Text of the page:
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Responding to angry former shareholders, Kmart Holding Corp. has posted an information page on its website explaining why people who held stock in the old Kmart had their shares wiped out last Tuesday when the company emerged from bankruptcy protection.

The basic answer is that once Kmart paid off its creditors, there wasn't any money left to pay off shareholders. And then, conveniently enough, when the company got out of bankruptcy it became a new company with all new shareholders -- and the old shareholders were out of luck.

It isn’t like this is a unique situation to Kmart; according to various reports, it is a procedure common to companies that go through bankruptcy.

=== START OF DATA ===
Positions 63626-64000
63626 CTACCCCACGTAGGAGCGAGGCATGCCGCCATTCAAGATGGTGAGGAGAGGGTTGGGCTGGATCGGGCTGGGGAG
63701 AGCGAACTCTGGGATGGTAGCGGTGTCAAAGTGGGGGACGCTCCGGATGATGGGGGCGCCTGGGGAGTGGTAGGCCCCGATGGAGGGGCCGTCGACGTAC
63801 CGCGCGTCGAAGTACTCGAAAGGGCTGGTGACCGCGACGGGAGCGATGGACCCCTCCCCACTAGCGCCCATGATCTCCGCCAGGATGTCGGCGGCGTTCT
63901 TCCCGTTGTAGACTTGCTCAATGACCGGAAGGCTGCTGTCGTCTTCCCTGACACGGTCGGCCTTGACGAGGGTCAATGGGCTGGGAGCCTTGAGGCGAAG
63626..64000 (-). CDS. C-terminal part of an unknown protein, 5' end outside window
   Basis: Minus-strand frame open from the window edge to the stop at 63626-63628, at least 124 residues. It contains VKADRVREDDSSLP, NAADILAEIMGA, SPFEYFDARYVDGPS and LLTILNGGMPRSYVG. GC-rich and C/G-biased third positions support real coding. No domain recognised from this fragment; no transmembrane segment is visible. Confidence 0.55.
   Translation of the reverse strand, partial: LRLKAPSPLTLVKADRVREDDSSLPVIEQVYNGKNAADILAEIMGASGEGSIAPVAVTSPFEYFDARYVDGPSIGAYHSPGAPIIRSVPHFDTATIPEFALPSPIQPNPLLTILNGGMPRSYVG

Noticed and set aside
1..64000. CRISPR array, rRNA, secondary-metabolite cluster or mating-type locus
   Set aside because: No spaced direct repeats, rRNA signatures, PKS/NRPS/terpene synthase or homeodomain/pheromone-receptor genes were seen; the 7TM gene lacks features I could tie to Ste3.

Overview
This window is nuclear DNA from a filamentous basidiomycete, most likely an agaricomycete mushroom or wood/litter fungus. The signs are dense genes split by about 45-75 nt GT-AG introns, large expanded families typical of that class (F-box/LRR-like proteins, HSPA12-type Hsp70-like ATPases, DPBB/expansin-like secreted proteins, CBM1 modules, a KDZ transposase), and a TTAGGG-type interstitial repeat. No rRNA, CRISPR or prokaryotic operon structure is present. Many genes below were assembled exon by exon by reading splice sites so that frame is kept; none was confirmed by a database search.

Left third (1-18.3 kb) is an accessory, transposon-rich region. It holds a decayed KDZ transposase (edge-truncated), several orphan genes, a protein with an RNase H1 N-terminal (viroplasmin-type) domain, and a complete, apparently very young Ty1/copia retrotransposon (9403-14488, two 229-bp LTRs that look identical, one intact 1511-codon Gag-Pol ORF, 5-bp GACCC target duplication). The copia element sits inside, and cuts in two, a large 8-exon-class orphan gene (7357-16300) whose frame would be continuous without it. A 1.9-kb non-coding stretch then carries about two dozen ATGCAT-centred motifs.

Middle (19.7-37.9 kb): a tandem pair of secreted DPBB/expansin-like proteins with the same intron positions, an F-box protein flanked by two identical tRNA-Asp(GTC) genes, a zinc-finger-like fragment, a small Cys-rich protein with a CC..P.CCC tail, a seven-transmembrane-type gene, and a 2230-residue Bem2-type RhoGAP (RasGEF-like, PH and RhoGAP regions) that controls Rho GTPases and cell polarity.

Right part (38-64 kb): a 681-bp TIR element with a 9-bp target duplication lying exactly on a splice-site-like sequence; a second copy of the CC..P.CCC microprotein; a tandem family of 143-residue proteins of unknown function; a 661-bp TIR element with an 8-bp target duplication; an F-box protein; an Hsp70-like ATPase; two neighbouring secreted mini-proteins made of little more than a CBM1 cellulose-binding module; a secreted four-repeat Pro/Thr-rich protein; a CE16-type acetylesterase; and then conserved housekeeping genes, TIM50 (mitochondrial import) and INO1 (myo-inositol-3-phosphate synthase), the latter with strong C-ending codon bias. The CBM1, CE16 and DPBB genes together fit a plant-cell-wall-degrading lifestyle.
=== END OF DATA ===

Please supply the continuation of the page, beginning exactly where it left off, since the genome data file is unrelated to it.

You can find the Q&A on Kmart's website at:
KC's View:
It might be easier for the former shareholders to accept the fact that they got the short end of the stick if the company had been the victim of outside forces that couldn't be dealt with, as opposed to the apparent plaything of some senior executives who saw the company as their own personal cash cow.

There may not be any money, but they certainly can look on with a certain amount of pleasure as these former executives get their comeuppance in the courts. We wouldn't be surprised if some civil suits get filed against these guys to try and recover investments made in Kmart, investments that were lost to corporate jets, retention bonuses, forgiven real estate loans, and assorted other golden eggs that these executives laid for themselves.